It’s time for us to take a step back and realize that we humans are infesting this planet like cockroaches in a dirty restaurant and nature is pushing back. The reason deadly diseases rip through overpopulated species and areas is because the spread of disease is one of nature’s primary defense mechanisms against animal infestations like us.
Ultra Safe Pest Wins HomeAdvisor Award For Best Pest Control in Massachusetts!
“The Best of HomeAdvisor winners are among the highest rated service professionals in the HomeAdvisor network,” said Chris Terrill, CEO for HomeAdvisor. “Professionals who receive this prestigious award should be proud and honored as they truly represent the exceptional quality of the HomeAdvisor network.”
To be eligible for the Best of HomeAdvisor Award, professionals must be in the HomeAdvisor network for six months or longer with an average rating score of 4.0. HomeAdvisor rating is on a scale of 1-5 and ratings and reviews can only be submitted by homeowners who have been referred to that professional by HomeAdvisor. To be included in the HomeAdvisor network, service professionals undergo comprehensive criminal and financial background checks.
Is COVID-19 Creating A Perfect Storm For Structural Pest Infestations?
As Massachusetts asks all non-essential business due to the COVID-19 Coronavirus, many families find themselves sheltering in their homes. This sudden change in human behavior, combined with the start of Spring, a season already known for heavy pest activity, may create a perfect storm for pest infestations to rise.
It is important to remember that Pest Control is an Essential Service all of the time. A temporary shutdown in people’s daily activities doesn’t mean pest control should be put on the back burner. Consider the fact that most viruses and dangerous organisms like the Coronavirus, are caused by human and animal interactions. everyone should understand the importance of pest control during these already challenging times. Imagine the added stress of a pest infestation on top of everything else.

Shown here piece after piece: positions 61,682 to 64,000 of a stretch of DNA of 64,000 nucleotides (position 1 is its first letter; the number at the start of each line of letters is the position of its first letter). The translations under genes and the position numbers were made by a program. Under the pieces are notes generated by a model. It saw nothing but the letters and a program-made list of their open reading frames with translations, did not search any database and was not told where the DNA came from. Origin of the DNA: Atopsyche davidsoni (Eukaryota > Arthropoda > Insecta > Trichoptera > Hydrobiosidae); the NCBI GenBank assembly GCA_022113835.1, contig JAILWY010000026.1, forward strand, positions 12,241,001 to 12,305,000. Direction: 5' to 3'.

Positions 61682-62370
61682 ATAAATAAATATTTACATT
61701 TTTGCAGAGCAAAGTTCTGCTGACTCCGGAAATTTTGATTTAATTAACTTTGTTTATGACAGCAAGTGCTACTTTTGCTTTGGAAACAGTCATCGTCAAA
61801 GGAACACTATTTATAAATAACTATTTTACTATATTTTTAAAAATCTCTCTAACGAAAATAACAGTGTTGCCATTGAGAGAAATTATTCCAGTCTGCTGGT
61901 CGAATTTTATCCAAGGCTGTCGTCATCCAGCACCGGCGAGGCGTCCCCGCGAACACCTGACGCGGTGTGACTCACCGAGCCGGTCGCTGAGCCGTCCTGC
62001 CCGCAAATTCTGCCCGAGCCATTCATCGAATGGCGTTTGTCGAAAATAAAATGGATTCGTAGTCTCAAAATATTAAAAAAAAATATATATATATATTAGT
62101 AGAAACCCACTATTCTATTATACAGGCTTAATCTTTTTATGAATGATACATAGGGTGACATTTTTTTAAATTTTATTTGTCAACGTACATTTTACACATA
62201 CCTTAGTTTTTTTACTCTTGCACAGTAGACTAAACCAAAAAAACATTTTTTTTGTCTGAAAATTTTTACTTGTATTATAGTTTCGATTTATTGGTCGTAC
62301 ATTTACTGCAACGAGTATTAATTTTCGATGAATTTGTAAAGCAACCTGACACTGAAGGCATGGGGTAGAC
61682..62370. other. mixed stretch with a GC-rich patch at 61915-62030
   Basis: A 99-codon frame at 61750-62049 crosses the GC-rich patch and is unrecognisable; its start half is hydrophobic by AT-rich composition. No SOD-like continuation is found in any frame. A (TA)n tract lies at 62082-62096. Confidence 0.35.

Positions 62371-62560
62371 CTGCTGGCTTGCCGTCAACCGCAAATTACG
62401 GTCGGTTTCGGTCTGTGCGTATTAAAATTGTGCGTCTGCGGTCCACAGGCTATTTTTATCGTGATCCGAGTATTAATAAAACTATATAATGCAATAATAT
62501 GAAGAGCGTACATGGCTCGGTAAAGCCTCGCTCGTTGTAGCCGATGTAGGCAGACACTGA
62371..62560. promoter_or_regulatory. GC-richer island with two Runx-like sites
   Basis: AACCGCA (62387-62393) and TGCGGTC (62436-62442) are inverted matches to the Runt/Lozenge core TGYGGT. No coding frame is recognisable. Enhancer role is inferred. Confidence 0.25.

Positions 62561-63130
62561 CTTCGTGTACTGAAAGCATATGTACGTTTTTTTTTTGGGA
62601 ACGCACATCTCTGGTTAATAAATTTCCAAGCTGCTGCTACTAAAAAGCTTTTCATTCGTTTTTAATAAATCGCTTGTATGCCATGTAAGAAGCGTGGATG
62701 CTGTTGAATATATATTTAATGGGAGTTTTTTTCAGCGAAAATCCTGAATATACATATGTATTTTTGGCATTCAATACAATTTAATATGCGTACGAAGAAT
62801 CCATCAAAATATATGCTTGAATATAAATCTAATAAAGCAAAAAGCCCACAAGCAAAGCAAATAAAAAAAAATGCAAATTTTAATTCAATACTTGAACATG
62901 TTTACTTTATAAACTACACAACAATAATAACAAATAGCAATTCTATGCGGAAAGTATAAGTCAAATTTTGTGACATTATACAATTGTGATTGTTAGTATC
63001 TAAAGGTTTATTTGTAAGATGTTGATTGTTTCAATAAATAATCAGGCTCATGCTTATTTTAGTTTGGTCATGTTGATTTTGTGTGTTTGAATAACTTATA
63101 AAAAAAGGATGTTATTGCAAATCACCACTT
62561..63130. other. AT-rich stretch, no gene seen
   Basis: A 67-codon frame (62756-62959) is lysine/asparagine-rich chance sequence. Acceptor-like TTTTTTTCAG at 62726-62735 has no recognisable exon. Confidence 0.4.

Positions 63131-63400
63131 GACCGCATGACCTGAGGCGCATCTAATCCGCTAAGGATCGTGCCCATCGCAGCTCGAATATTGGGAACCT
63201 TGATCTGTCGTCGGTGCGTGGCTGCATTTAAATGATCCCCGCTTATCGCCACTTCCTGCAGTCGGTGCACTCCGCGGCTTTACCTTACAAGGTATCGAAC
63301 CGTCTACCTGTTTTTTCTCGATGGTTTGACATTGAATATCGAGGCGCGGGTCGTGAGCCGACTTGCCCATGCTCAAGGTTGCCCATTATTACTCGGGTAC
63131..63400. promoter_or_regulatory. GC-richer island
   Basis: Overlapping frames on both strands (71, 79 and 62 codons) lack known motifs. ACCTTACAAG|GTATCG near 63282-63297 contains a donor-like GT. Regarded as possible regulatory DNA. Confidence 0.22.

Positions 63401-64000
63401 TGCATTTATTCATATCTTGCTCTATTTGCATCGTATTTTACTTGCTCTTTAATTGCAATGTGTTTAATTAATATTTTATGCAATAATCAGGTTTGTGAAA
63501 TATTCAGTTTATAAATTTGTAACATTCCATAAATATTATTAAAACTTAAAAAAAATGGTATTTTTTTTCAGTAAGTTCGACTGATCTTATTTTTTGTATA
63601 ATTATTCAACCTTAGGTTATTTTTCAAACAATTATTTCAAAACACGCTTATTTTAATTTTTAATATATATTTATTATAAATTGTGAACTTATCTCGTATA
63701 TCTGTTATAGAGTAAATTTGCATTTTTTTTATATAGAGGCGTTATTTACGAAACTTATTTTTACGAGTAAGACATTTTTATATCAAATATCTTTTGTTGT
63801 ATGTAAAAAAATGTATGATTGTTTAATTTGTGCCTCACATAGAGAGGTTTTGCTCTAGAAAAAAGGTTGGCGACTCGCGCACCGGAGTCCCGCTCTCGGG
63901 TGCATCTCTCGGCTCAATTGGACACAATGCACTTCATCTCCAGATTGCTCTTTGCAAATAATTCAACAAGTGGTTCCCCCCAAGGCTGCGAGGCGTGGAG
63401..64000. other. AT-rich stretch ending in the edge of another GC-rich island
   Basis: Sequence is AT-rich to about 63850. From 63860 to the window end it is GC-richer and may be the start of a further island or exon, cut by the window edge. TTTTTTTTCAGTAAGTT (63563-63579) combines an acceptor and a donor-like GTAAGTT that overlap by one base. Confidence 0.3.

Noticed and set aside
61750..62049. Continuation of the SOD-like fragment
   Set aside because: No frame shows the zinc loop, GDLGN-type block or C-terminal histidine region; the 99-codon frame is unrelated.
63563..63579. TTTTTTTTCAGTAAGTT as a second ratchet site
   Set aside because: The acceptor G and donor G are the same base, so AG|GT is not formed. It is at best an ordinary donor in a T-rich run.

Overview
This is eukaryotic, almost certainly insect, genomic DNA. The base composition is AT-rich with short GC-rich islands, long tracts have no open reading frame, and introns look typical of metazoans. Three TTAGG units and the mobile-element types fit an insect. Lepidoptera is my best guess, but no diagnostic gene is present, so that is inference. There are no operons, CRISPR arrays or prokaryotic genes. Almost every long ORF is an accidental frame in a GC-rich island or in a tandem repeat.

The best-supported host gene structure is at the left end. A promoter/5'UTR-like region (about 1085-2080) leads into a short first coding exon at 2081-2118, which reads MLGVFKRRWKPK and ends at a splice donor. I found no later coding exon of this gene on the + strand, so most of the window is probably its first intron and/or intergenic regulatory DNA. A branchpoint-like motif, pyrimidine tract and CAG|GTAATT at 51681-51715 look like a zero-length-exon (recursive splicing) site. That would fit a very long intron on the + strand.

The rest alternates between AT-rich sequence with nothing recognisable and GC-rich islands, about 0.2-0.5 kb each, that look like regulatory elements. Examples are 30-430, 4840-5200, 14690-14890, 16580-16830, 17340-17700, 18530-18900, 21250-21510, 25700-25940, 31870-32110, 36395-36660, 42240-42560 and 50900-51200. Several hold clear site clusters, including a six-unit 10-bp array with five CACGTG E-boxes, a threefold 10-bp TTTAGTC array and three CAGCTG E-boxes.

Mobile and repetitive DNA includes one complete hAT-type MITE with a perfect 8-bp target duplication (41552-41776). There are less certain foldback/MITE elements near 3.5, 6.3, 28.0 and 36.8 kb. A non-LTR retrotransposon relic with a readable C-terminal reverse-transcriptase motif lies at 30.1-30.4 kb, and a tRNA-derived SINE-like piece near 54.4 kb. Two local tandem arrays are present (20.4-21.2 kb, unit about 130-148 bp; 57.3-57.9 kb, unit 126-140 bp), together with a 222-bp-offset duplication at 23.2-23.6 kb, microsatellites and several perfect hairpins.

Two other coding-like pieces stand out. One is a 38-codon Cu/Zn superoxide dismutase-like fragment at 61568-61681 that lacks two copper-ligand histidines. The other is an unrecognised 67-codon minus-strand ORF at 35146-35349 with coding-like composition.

How More People Staying Home Effects Rodent and Insect Pest Activity
Structural Rodent and Insect Pests are very adaptive and opportunistic. There can be a lot more opportunity for pests when people stay home for extended periods of time. Most structural Pests rely on people for food, water or shelter.
The number one increased opportunity will be in the available food sources. People stuck at home, simply put, have a lot more food around. People storing extra food in garages, basements and other areas, and children home from school snacking in different areas of a home, can attract more pest activity. Ants will show up almost immediately
In addition, Outdoor food sources like everyday garbage at local restaurants, parks or shopping centers for example may cease to exist now that human visitors are staying away. Situations like that will often drive rodents like rats and mice into nearby homes and businesses in search of new resources.
Another increased food source opportunity is the actual people themselves. Bed bugs, Ticks, Mosquitoes, Fleas and other parasite pests have way more opportunity to bite people when everyone is at home all day and night. Use the tips below to help prevent pest activity during the COVID-19 Outbreak.